Loto-Québec, Canada’s largest “Horoscope” (or “lottery”) operator, is in financial trouble. The lottery company is in the red by $155 million, and its owner, the Caisse de dépôt et placement du Québec (CDPQ), is facing bankruptcy. Loto-Québec’s financial woes are not a coincidence, the company has been losing money for years. Loto-Québec’s financial problems stem from the fact that its ticket-buying customers are getting older and fewer and fewer new players are buying tickets.
Loto-Québec is the central administrator of all the games of the Quebec provincial government, and they have made significant losses in recent years. As of 2002, they had $1.6 billion in assets, but this has shrunk to $386 million in 2012. They are still sitting on $5.7 billion worth of debt, which is very high for a provincial government.
Loto-Québec has not had the best of financial years, and the Quebec state agency has seen revenues fall significantly over the past 12 months. Last week, the company released its financial statistics for the 2020-21 fiscal year, which ends on the 31st. The month of March is coming to an end. The results show that the gaming regulator has only met a third of its revenue targets for 2019-20. This unprecedented situation proved to be extremely difficult for the casino industry in Canada, as the casinos that surfaced had already closed and reopened several times. Most of the country’s gaming establishments were not in operation for much of 2020, including the provincial Loto-Quebec casino. For now, the company’s facilities remain closed.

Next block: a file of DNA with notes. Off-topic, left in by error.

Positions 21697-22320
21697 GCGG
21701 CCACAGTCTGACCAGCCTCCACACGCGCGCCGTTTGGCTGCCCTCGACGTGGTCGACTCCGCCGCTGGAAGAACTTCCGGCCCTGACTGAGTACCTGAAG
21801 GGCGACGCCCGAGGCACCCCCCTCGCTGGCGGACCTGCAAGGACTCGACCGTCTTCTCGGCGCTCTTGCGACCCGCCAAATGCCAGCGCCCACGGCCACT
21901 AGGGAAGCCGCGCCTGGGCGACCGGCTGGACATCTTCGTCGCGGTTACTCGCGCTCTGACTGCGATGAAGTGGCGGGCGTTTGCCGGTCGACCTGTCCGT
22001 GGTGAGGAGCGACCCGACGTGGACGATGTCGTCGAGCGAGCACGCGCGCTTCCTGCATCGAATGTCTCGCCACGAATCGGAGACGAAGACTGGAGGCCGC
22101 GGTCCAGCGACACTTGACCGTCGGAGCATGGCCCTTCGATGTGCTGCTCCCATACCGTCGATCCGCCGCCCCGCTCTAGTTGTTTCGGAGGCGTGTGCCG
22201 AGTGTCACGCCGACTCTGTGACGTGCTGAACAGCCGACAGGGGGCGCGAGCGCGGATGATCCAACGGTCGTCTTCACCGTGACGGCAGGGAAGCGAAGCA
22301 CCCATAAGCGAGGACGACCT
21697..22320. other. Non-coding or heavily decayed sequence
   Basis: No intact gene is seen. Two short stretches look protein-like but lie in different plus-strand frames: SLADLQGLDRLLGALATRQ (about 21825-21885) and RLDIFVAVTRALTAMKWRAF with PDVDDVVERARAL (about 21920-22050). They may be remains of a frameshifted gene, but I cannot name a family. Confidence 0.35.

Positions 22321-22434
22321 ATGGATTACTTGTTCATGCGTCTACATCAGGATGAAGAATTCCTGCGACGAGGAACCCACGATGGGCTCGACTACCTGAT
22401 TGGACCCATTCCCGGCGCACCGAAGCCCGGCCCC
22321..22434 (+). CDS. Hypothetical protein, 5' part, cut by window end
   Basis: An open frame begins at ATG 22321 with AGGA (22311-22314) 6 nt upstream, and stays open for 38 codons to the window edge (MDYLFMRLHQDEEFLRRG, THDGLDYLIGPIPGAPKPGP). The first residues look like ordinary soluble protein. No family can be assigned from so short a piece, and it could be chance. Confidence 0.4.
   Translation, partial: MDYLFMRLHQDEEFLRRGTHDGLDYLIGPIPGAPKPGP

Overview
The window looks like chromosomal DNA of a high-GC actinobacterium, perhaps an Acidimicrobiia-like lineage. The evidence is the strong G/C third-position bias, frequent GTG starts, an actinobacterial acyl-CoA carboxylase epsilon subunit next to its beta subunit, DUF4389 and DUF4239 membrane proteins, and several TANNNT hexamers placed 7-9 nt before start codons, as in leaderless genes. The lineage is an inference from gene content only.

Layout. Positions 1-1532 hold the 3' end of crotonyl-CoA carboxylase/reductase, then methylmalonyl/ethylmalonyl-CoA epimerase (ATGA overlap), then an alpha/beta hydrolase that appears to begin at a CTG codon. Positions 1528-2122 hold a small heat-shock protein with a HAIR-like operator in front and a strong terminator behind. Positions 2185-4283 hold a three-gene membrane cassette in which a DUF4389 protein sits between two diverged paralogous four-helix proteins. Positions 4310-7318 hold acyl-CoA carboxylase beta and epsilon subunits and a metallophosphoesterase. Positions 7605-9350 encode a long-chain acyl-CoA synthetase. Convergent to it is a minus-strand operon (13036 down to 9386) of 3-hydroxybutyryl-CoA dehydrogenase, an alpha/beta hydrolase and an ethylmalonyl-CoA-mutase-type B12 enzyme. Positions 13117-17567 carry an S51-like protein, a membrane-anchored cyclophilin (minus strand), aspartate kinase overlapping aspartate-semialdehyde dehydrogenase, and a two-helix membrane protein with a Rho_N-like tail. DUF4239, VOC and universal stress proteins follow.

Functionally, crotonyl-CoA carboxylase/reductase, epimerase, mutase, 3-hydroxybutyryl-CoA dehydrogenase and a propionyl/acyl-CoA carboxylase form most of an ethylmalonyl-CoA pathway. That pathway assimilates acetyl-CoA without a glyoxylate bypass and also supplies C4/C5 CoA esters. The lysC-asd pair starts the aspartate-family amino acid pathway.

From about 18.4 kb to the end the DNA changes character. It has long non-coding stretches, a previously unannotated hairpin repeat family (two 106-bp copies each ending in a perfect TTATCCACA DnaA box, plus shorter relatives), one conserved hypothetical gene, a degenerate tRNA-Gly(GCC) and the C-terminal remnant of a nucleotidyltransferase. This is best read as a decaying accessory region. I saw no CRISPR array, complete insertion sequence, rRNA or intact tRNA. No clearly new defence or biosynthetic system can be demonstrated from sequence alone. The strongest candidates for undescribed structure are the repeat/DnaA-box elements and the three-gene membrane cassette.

As a result of the discontinuation of casino operations, Corona Corporation’s revenues decreased significantly from prior years. In fiscal 2020-21, the company posted a profit of C$457.6 million, just a third of the C$1,328.5 million in fiscal 2019-20. The dividend payout for the year was C$432.6 million, a pittance compared to last year’s C$1,328.5 million. In the last fiscal year, total revenues fell by almost half, from C$1.41 billion to C$2.74 billion. Lynn Reuter, CEO of Crown Agency, said the results were due to the closure of the company’s casinos and the suspension of video lotteries, network bingo and Kinzo offers for more than three-quarters of the year and the absence of lottery sales until early May. According to the financial statements, the company’s expenses also decreased from C$903.6 million to over C$673.5 million, a decrease of 25.5%. Lottery revenues also fell 7.4% to C$860.9 million from C$929.4 million a year earlier. Revenue from the company’s online platform has increased as many players have turned to the online platform while lottery and slot machine businesses have closed. In addition, Ms. Reuther has already announced her retirement plans, according to which her employment with Crown Corporation will end after 35 years. The government will have to pay the former president a huge pension bonus of 430,000 Canadian dollars. Mrs Reuther will be replaced by Jean-François Bergeron.
Earlier, Loto-Quebec had announced that something was going on regarding the relocation of the Salon de Gé. The game room is now being moved to a new location at Mega Center Beauport. The total cost of the move is more than $11.9 million Canadian. The decision was made at a National Assembly meeting without a vote on the candidates, which caused some dissatisfaction among residents.
Recently, Crown Corporation made some improvements to the game’s content on its official website. Through a partnership with Scientific Games and its Open Gaming platform, Crown will be able to receive content from AGS, a casino brand making its debut in the Canadian market. With this agreement, the provider will entertain gaming enthusiasts in Quebec with its rich portfolio of iGaming products. Source: Loto Quebec profits plummet due to drop in number of games COVID-19 crisis, CTV News, June 4, 2021.